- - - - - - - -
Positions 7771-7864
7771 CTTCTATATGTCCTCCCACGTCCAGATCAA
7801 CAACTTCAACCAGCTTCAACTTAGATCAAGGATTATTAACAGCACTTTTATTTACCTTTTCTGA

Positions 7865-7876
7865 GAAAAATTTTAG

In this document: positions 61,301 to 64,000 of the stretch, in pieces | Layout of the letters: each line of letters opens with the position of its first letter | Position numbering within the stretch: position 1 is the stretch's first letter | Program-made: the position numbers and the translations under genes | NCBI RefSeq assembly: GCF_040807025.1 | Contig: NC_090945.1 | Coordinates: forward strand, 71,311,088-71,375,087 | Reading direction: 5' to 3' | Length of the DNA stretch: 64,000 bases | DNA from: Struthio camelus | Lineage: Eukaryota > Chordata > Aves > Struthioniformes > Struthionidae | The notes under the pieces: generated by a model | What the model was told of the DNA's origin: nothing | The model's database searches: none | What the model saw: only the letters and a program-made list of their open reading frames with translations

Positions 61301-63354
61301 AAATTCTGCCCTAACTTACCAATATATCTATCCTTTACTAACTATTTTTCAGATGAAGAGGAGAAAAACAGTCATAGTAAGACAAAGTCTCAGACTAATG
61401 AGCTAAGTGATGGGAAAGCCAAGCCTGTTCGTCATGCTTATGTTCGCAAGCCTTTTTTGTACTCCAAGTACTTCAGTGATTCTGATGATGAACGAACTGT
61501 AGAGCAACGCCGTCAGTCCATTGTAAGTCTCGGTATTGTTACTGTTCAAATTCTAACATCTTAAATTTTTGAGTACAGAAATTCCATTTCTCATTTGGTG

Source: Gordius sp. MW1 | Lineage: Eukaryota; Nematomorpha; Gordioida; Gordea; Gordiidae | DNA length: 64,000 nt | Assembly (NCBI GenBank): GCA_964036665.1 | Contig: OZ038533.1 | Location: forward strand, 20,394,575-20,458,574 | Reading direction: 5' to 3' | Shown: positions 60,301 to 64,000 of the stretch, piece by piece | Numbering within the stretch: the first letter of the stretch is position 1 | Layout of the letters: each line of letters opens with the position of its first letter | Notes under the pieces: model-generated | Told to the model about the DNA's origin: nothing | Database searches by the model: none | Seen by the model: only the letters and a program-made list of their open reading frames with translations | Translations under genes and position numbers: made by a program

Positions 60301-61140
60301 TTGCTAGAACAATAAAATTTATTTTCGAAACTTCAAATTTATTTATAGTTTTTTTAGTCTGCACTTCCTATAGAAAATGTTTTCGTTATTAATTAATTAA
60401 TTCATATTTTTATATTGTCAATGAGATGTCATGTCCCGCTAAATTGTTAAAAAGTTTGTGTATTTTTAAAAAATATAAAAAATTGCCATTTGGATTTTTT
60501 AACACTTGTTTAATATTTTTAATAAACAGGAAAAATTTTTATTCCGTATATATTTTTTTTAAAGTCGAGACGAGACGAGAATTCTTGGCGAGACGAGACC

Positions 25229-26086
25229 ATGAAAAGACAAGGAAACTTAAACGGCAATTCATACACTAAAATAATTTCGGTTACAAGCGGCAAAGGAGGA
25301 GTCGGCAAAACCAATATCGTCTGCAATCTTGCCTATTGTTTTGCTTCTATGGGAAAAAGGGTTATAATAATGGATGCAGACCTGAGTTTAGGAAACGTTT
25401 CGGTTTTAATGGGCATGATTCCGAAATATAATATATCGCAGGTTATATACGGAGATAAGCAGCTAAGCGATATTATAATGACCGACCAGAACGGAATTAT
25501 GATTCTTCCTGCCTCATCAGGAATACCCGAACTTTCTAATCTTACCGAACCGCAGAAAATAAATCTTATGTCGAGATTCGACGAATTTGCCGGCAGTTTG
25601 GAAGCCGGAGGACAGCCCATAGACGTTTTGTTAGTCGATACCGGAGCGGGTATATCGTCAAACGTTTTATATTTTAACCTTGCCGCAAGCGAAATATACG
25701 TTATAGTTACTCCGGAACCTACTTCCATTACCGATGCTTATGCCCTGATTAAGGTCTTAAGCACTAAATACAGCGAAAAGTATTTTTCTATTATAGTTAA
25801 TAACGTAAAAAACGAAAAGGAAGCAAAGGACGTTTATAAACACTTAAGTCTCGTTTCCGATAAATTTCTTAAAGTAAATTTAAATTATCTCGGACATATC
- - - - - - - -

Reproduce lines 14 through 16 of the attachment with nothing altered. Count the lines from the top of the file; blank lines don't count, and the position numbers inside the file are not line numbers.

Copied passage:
60401 TTCATATTTTTATATTGTCAATGAGATGTCATGTCCCGCTAAATTGTTAAAAAGTTTGTGTATTTTTAAAAAATATAAAAAATTGCCATTTGGATTTTTT
60501 AACACTTGTTTAATATTTTTAATAAACAGGAAAAATTTTTATTCCGTATATATTTTTTTTAAAGTCGAGACGAGACGAGAATTCTTGGCGAGACGAGACC

Positions 25229-26086